An additional elective option is the Vanderbilt Center for Integrative Health where fellows can work with therapists to participate in group therapy. Patients seen at the VCIH have significant psychiatric needs co morbid with significant medical disorders. The fellows learn about alternative methods for dealing with pain.
Child Psychiatry and the Law
Second-year fellows gain experience in forensic psychiatry by working with various members of the Forensic team to assess adolescents in the juvenile justice system. Fellows spend one half-day per week with Dr. Mary Elizabeth Wood for at least three months of the year. During this time, the fellow participates in juvenile assessments using structured clinical interviewing, psychological assessment measures and records reviews, and writes formal reports for the juvenile court with Dr. Wood’s guidance. Fellows may occasionally have the opportunity to testify as expert witnesses regarding the assessments they have conducted. Fellows who are particularly interested in forensic psychiatry have the opportunity to use elective time to continue their participation in these assessments beyond the required three month interval.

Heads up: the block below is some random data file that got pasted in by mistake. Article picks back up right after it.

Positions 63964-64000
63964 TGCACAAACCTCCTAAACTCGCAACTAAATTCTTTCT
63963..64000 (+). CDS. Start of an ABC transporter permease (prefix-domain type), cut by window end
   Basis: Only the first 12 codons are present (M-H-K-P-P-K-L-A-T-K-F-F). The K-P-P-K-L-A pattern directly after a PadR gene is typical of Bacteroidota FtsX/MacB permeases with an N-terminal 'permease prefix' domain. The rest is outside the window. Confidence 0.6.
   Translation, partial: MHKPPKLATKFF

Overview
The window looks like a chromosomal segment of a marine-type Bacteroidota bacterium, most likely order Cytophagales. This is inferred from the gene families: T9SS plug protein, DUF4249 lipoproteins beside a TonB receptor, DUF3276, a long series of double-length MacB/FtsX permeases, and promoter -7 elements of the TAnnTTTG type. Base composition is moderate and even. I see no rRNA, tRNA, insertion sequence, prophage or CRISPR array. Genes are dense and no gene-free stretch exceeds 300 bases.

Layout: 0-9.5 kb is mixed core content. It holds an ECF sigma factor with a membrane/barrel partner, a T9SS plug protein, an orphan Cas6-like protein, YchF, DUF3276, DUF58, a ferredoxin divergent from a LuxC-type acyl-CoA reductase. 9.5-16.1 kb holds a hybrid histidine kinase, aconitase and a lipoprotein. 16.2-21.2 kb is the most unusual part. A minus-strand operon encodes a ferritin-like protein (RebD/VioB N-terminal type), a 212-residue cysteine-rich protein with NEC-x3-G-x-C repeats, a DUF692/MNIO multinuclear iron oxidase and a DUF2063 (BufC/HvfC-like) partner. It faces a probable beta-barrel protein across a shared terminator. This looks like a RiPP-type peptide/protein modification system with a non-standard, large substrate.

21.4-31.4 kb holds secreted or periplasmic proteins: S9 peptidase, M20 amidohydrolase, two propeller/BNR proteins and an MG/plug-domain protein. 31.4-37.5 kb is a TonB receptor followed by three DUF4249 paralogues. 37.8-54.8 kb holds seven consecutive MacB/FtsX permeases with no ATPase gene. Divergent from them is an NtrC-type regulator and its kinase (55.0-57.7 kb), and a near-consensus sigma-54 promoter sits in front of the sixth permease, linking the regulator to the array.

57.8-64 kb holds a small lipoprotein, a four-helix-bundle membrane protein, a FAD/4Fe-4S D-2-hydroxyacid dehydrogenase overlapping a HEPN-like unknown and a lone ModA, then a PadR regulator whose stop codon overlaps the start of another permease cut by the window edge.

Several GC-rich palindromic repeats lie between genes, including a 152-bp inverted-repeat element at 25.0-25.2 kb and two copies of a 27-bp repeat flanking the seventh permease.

All second-year fellows work with children, adolescents, and their families using a range of therapy techniques. Fellows are taught family therapy with a rigorous seminar that includes working with families while observed behind a mirror. They also work with children and adolescents using a range of individual therapies.
Second-year fellows have up to two half-days per week of elective time. This time may be used to participate in research studies within the department, to initiate a research project in the fellow’s area of interest, or to gain additional clinical exposure in an area of special interest.